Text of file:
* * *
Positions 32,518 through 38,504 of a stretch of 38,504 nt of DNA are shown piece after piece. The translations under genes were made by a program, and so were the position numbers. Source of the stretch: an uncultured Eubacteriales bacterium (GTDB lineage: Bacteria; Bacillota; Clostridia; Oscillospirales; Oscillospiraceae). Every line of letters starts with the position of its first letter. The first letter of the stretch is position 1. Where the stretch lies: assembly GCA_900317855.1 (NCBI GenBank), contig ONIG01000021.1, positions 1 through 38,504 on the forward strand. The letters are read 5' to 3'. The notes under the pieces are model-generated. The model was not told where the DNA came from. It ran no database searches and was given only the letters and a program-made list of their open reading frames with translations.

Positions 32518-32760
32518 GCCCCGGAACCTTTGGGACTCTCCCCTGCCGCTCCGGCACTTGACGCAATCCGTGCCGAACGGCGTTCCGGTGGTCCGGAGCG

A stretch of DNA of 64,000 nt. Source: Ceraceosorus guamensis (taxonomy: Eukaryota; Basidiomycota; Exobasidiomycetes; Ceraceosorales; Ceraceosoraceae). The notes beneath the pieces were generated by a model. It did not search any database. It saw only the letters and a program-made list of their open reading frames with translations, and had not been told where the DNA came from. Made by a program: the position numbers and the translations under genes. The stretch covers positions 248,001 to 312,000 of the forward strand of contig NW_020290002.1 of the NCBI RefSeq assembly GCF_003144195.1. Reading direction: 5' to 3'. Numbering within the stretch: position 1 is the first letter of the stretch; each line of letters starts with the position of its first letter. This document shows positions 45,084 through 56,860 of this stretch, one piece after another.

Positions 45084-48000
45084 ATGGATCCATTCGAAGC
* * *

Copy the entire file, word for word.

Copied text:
Positions 32,518 through 38,504 of a stretch of 38,504 nt of DNA are shown piece after piece. The translations under genes were made by a program, and so were the position numbers. Source of the stretch: an uncultured Eubacteriales bacterium (GTDB lineage: Bacteria; Bacillota; Clostridia; Oscillospirales; Oscillospiraceae). Every line of letters starts with the position of its first letter. The first letter of the stretch is position 1. Where the stretch lies: assembly GCA_900317855.1 (NCBI GenBank), contig ONIG01000021.1, positions 1 through 38,504 on the forward strand. The letters are read 5' to 3'. The notes under the pieces are model-generated. The model was not told where the DNA came from. It ran no database searches and was given only the letters and a program-made list of their open reading frames with translations.

Positions 32518-32760
32518 GCCCCGGAACCTTTGGGACTCTCCCCTGCCGCTCCGGCACTTGACGCAATCCGTGCCGAACGGCGTTCCGGTGGTCCGGAGCG

A stretch of DNA of 64,000 nt. Source: Ceraceosorus guamensis (taxonomy: Eukaryota; Basidiomycota; Exobasidiomycetes; Ceraceosorales; Ceraceosoraceae). The notes beneath the pieces were generated by a model. It did not search any database. It saw only the letters and a program-made list of their open reading frames with translations, and had not been told where the DNA came from. Made by a program: the position numbers and the translations under genes. The stretch covers positions 248,001 to 312,000 of the forward strand of contig NW_020290002.1 of the NCBI RefSeq assembly GCF_003144195.1. Reading direction: 5' to 3'. Numbering within the stretch: position 1 is the first letter of the stretch; each line of letters starts with the position of its first letter. This document shows positions 45,084 through 56,860 of this stretch, one piece after another.

Positions 45084-48000
45084 ATGGATCCATTCGAAGC